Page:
In The Martian Chronicles, Mars and the spaceflights to Mars as well as the Martians forms the framing device for the novel. The Martian Chronicles is a set of connected short stories. Another framed novel is Tuf Voyaging by George R. R. Martin. This is a set of connected short stories framed by Tuf and his biowarfare spaceship. I’ll give you a bit from my Ghost Ship Chronicles as an example.

As if he rose, buoyed up from dark ocean depths, Den Protania—the new Den felt himself come awake. The process of waking, in his memories, at once so familiar, yet after a millennia of sleeplessness, so strange. Within moments after he woke, he became aware of pain. Pain deadened by drugs and nerve induction, but still, a wash of ceaseless agony. Den worked a long time to filter out the throb of his body awareness along with the residual physical feeling that lingered beyond the drugs. Uncomfortable things the drugs—he recognized they slowed his mental processes along with the pain.

Den lay quietly with his eyes closed. After he dispensed with the pain, he possessed little energy left to do more than rest. Slowly, he took stock of the physical body fate left him. The body was thin and lanky, well muscled but unfortunately untrained. Not trained at all—the entire brain and body was undisciplined. Den was shocked; the man’s nervous system was almost untouched by productive neural paths, and his motor skills were completely undeveloped. On one hand, the body was like a blank slate, a body and mind he could cultivate, had to cultivate since he was now irrevocably bound to it. Yet it was a liability—an obstacle to his capabilities until he could properly develop it.

The new Den stretched his introspection further. He explored the stored knowledge and the mental processes. Difficulty and frustration blanketed the brain’s immediate memories, and a progression of similar feelings overlaid the long-term thoughts. In each case, the theme was similar, the striving of immaturity to overcome an impossible adversary. So ingrained was failure and depression, he wondered if he could overcome the limitations of the man’s mind and achieve anything with it himself. Immediately, he put away such speculations—the mind and body were undisciplined, but the unsuccessful strivings he remembered were fettered by a lack of motivation and exertion. He would affect a change by an alteration in lifestyle. Not a great change at first, he realized the danger in that, but a gradual improvement, one that could be explained by his near brush with death.

Under these circumstances, it was not uncommon for a person to change personality. But he realized one very important fact—if he wanted to integrate comfortably into the company of the ship, he must show a reasonable progression of change. If Den Protania changed too radically, someone might realize he experienced more than a brush with death. That kind of realization might torch off a reaction he could not control. Even in enlightened times, emotions rather than reason could govern human thoughts, and a hysterical reaction from an entire ship’s Family would be deadly. If anyone acquired an inkling of what occurred in the person of Den Protania, Den could easily anticipate his end—captivity and death.

The reality of the situation was not hard for him accept, but his circumstance was outside normal reason. If he could not understand it, he knew the situation would be impossible for others to accept. The incident was impossible. It was an occurrence that existed only in the realm of imagination. Yet, because he knew it happened, it was incredibly real. Even so, he could not answer the fundamental question: how could he exist bodiless and then replace this body’s rightful owner? The idea was borne of fantasy, yet it had occurred.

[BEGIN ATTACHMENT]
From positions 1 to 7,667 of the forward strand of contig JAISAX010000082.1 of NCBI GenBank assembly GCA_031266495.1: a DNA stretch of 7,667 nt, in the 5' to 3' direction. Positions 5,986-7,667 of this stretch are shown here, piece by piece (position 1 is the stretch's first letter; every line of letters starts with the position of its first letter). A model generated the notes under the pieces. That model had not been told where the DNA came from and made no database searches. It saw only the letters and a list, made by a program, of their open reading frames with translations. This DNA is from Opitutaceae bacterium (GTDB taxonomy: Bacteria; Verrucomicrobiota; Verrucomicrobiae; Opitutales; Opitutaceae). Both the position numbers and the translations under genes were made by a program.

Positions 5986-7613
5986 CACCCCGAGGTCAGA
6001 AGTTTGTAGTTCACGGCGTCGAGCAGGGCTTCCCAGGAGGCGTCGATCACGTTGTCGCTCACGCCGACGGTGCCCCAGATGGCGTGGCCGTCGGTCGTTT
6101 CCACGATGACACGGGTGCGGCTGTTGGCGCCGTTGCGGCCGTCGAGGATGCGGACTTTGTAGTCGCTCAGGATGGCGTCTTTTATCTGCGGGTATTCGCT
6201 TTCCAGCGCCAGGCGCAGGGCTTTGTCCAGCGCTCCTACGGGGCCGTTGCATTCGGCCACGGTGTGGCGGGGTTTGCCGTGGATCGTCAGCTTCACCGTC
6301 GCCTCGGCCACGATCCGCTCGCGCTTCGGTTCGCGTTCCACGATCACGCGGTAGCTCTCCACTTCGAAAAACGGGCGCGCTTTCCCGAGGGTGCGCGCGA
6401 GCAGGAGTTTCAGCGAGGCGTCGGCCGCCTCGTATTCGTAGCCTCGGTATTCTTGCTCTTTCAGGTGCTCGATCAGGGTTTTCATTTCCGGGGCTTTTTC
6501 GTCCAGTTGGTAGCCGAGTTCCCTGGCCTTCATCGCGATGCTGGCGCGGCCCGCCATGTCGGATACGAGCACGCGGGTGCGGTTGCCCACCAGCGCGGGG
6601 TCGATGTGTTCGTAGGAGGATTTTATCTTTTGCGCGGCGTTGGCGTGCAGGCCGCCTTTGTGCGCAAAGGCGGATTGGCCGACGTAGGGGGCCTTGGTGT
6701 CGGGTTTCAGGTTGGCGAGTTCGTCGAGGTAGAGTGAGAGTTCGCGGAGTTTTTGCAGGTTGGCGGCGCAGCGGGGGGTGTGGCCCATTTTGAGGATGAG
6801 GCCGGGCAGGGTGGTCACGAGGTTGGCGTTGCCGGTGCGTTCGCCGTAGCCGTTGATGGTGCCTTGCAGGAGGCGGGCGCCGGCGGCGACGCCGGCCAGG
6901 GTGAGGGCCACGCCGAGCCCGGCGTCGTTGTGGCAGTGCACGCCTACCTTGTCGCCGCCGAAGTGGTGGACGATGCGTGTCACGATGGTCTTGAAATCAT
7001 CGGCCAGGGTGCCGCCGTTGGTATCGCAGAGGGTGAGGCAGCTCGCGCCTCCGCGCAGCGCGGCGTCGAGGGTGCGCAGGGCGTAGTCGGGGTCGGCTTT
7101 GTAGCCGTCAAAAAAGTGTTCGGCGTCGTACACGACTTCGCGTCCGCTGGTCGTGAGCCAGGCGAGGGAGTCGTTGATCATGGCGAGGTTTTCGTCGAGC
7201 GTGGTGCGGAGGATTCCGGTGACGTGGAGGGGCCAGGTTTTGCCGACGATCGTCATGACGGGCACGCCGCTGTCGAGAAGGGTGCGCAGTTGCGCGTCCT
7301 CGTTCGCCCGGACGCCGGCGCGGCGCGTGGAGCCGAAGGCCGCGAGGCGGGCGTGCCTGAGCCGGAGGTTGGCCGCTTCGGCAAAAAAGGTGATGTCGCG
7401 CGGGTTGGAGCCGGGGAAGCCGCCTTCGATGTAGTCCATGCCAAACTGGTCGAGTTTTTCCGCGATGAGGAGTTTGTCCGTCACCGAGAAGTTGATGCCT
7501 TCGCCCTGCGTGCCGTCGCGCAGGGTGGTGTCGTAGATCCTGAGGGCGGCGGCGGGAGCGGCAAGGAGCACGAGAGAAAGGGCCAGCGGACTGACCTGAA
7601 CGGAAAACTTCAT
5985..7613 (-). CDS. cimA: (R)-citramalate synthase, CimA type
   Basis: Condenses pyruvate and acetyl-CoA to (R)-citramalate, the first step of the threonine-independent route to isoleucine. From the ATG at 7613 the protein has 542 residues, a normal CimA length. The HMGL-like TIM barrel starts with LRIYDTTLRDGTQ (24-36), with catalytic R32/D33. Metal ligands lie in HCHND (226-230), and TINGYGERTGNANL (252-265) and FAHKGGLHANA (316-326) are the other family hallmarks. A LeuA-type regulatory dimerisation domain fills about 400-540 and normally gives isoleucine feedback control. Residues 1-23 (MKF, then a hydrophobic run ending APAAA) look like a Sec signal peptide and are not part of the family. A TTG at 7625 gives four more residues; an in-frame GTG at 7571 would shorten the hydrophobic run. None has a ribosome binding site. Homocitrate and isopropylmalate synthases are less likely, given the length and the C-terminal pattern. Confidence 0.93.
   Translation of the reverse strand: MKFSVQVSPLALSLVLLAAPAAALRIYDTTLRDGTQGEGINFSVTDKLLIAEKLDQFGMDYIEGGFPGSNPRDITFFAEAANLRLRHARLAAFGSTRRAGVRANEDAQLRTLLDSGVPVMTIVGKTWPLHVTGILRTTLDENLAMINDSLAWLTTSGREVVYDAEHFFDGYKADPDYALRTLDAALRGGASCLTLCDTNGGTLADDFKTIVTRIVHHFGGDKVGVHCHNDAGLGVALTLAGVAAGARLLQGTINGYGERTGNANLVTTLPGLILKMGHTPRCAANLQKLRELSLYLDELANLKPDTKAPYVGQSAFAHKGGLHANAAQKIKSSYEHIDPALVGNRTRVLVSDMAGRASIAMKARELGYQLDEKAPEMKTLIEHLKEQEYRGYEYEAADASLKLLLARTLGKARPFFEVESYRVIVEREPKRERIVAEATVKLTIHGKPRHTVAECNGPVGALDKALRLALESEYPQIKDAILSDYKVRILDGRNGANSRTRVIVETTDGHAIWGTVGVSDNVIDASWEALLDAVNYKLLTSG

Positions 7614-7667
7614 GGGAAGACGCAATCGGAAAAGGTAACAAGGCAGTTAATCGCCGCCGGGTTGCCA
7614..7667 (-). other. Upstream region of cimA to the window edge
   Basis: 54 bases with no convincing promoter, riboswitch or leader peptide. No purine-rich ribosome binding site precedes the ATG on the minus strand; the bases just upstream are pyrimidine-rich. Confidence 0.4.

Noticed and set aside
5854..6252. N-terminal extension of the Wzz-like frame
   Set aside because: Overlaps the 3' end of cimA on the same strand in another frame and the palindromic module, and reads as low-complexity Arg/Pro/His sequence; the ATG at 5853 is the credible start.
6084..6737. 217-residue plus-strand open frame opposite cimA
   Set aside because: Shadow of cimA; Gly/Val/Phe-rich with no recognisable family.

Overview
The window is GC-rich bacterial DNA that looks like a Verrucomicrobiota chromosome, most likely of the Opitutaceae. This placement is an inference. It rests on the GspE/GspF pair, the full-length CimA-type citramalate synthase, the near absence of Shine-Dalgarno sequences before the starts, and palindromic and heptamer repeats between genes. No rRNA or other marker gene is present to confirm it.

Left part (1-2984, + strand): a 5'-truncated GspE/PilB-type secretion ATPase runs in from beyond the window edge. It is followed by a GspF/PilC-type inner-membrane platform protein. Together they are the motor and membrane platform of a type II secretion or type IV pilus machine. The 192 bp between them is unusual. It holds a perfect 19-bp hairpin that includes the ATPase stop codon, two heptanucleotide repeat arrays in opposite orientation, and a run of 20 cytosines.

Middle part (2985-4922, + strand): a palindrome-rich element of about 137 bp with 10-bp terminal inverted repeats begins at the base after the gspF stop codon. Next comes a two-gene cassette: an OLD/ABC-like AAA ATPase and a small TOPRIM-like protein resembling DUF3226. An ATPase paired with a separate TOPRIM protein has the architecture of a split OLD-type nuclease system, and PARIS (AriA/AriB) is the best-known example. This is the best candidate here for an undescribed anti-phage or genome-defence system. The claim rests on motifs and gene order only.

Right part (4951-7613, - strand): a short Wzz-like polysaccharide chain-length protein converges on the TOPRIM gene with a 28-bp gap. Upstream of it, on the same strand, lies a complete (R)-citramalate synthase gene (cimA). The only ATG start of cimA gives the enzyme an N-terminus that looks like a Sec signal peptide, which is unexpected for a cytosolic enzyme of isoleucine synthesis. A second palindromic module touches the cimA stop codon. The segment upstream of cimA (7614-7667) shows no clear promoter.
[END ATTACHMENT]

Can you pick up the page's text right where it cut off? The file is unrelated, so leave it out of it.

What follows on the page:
On a new train of thought, Den reviewed his new mind’s knowledge of history and was disappointed to find so little that concerned his original period, the end of the old Empire. Only a clouded and circumspect panoply of war and atrocities overlay Den’s memories.

He held different recollections of the same times, and the events were still very real to him. Suddenly, as though viewed backward through a dim telescope, tiny, brilliantly focused images trailed through his thoughts and overlay the memories in the dead man’s mind. He caught himself up sharply and tried to halt the sudden flow of remembrances. With surprise, he found he could not stop the transfer of memories. He strove to save Den’s true memories from the ancient thoughts that once marked the life of a long cold corpse. The effort was akin to physical, and he did not have the strength to halt it. When the transfer of thoughts was complete, he sank exhausted in the bunk. In a new combined mind, he was thankfully able to separate much of the long forgotten from the youthful thoughts of the man he now was.

The “framing” in this example is the new “soul” within Den Protania. He is the beginning and the end of this series of novels. He, himself, is the framing device.

More tomorrow.

For more information, you can visit my author site http://www.ldalford.com/, and my individual novel websites:

http://www.ancientlight.com/

http://www.aegyptnovel.com/

http://www.centurionnovel.com

http://www.thesecondmission.com/

http://www.theendofhonor.com/

http://www.thefoxshonor.com

http://www.aseasonofhonor.com

fiction, theme, plot, story, storyline, character development, scene, setting, conversation, novel, book, writing, information, study, marketing, tension, release, creative, idea, logic

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About L.D. Alford

L. D. Alford is a novelist whose writing explores with originality those cultures and societies we think we already know. His writing distinctively develops the connections between present events and history—he combines them with threads of reality that bring the past alive. L. D. Alford is familiar with technology and cultures—he is widely traveled and earned a B.S. in Chemistry from Pacific Lutheran University, an M.S. in Mechanical Engineering from Boston University, a Ph.D. in Aerospace Engineering from The University of Dayton, and is a graduate of Air War College, Air Command and Staff College, and the USAF Test Pilot School. L. D. Alford is an author who combines intimate scientific and cultural knowledge into fiction worlds that breathe reality. He is the author of three historical fiction novels: Centurion, Aegypt, and The Second Mission, and three science fiction novels: The End of Honor, The Fox’s Honor, and A Season of Honor.